Practical Home Energy Saving
Updated: 19-Aug-2014
Central Heating Radiator

Radiator Faults

Central Heating Radiator with TRV

There are many reasons why one or more radiators in a house are too cold or too hot, use the information here to identify the areas for investigation .Please read through all the possible diagnosis before jumping to conclusions. Always check the simple reasons first before looking for expert assistance, often the cause is simply due to thermostatic radiator valves (TRVs) being turned off or incorrectly set.

The information here makes the fundamental assumption that the system did work properly at some stage, if not then you are into investigating the design which is beyond the scope of this page. Whenever radiators are not working properly the heating system is not running at maximum efficiency which means there are opportunities to cut heating costs.

Heating systems are sometimes zoned to enable different parts of the house to be heated to different temperatures e.g. split between upstairs and downstairs. Where this is done there are zone control valves to manage the water flow depending on the room temperatures or time switch settings. in this case there is likely to be a room thermostat and/or time switch setting for each zone.

If the rooms are reaching the desired temperature and the thermostatic valves are cutting off the flow it is likely that all the radiators will be at different temperatures. It all depends on how hard the radiator is working to maintain the temperature. The hotter the temperature the less the thermostatic valve is closing. How hard a radiator works depends on the size of room being heated, the size of the radiator, how high the thermostatic valve is set, how well insulated the room is and how often any external doors are opened and closed.

Generally downstairs radiators will be cooler as the rooms are insulated by any heated rooms above. If there is a very large difference and no other factors that affect this it may be worth looking at whether the loft insulation can be improved to reduce heat loss through the ceilings and cavity wall insulation to reduce heat loss through the walls.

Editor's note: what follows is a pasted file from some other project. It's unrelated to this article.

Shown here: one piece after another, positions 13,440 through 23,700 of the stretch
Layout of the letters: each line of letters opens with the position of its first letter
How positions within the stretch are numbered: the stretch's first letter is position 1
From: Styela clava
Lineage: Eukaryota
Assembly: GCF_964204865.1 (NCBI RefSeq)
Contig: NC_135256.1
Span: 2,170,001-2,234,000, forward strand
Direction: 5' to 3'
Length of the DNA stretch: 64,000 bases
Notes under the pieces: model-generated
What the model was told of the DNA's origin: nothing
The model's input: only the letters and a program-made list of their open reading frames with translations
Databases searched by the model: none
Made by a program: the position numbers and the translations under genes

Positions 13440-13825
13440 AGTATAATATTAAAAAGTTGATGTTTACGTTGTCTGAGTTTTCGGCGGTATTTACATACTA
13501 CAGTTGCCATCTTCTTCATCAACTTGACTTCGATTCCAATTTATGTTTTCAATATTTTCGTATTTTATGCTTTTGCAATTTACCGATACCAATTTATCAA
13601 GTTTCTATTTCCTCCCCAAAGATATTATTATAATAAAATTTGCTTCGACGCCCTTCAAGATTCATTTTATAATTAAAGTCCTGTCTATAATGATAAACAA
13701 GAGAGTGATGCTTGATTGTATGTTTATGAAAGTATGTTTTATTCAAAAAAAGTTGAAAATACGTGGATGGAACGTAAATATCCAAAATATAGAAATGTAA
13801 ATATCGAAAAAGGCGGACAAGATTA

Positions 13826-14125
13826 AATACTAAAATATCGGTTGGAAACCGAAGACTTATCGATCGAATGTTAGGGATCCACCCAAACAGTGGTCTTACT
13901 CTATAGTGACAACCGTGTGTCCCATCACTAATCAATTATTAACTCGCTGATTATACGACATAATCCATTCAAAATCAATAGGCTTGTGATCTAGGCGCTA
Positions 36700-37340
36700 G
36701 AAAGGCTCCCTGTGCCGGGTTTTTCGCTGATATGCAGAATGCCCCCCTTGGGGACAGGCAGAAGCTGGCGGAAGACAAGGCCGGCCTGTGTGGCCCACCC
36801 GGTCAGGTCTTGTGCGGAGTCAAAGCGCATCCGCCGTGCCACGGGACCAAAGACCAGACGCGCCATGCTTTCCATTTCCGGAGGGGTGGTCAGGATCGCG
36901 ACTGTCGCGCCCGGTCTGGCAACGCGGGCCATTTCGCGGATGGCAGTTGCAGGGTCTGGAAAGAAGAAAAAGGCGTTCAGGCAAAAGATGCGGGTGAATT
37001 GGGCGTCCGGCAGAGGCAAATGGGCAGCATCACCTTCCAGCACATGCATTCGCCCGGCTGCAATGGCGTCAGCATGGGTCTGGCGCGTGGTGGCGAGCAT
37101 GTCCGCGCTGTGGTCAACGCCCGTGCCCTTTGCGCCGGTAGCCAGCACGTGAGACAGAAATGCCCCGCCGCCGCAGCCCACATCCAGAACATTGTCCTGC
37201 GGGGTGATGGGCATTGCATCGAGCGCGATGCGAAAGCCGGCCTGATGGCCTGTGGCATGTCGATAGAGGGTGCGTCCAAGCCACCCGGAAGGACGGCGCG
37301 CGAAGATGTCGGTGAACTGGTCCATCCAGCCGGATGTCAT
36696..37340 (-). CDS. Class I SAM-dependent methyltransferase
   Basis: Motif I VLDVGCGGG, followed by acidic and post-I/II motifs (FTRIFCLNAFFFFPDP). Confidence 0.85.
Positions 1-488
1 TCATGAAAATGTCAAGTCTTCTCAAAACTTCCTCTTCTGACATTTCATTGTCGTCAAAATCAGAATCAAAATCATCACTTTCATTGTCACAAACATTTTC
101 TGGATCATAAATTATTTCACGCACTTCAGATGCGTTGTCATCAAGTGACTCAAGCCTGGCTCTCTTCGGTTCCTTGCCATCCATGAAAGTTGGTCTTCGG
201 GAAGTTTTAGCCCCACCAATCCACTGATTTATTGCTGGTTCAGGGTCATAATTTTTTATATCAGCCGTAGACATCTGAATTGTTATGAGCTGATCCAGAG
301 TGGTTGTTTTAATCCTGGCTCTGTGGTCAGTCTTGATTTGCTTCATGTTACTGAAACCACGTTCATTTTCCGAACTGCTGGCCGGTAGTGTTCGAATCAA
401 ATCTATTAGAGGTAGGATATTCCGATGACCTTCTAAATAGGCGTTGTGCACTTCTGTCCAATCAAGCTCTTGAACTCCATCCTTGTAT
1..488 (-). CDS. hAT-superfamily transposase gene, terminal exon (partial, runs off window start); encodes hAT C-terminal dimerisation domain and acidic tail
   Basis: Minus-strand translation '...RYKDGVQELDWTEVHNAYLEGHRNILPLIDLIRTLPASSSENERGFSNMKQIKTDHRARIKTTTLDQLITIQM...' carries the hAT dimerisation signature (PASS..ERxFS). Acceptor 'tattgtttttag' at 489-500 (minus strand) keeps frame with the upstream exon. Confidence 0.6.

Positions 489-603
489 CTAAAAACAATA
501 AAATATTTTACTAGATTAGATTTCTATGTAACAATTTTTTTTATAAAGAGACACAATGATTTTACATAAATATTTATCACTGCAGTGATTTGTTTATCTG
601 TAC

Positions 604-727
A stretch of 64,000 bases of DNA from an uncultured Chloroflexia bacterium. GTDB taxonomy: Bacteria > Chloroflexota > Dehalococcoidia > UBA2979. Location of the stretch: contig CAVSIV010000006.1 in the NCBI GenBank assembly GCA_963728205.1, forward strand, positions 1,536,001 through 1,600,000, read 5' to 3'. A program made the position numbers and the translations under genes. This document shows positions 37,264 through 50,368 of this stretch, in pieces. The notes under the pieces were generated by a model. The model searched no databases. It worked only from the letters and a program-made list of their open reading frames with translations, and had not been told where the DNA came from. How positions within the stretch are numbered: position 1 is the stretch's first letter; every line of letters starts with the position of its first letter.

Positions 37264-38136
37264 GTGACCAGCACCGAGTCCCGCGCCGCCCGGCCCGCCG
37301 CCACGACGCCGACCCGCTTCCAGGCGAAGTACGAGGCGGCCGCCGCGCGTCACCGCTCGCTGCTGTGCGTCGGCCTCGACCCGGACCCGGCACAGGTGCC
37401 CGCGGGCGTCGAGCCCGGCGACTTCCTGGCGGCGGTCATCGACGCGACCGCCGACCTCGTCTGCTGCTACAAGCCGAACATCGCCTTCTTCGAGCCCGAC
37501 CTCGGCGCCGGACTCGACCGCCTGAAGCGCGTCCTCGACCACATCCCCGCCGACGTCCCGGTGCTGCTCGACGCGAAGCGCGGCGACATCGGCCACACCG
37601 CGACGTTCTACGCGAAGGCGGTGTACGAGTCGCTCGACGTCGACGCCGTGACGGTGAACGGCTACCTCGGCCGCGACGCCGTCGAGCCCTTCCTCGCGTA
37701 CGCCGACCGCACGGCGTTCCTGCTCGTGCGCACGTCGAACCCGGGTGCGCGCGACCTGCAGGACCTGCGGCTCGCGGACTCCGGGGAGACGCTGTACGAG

It is worth noting that radiators are likely to be slightly hotter at the top than the bottom, how much will vary from system to system, room to room, the design of the radiator and the airflow around it. As long as the difference is no worse than the drop across the radiator this is not an indication of a problem. Before jumping to the conclusion there is a fault make sure the system has fully stabilised first.

Firstly establish whether the problem affects one radiator or several to help narrow down the choices. We have tried to put the faults in each section in order of how likely they are to be the cause.

One Radiator Is Cold

One Radiator Is Too Hot

One Radiator Doesn't Get Hot Enough

One Radiator Is Cold At the Top

One Radiator Is Cold At The Bottom

One Radiator Only Is Hot

All Radiators Are Cold

Several Radiators are Cold

Downstairs Radiators Are Cold, Upstairs Radiators Are Hot

Downstairs Radiators Are Hot, Upstairs Radiators Are Cold

Radiators Furthest From The Boiler Are Cold

All Radiators Don't Get Hot Enough

All Radiators Are Cold

Some Radiators Are Warm When Water Heating Only Is In Use

Noises From One Or Several Radiators

One Or More Radiators Need Bleeding Regularly

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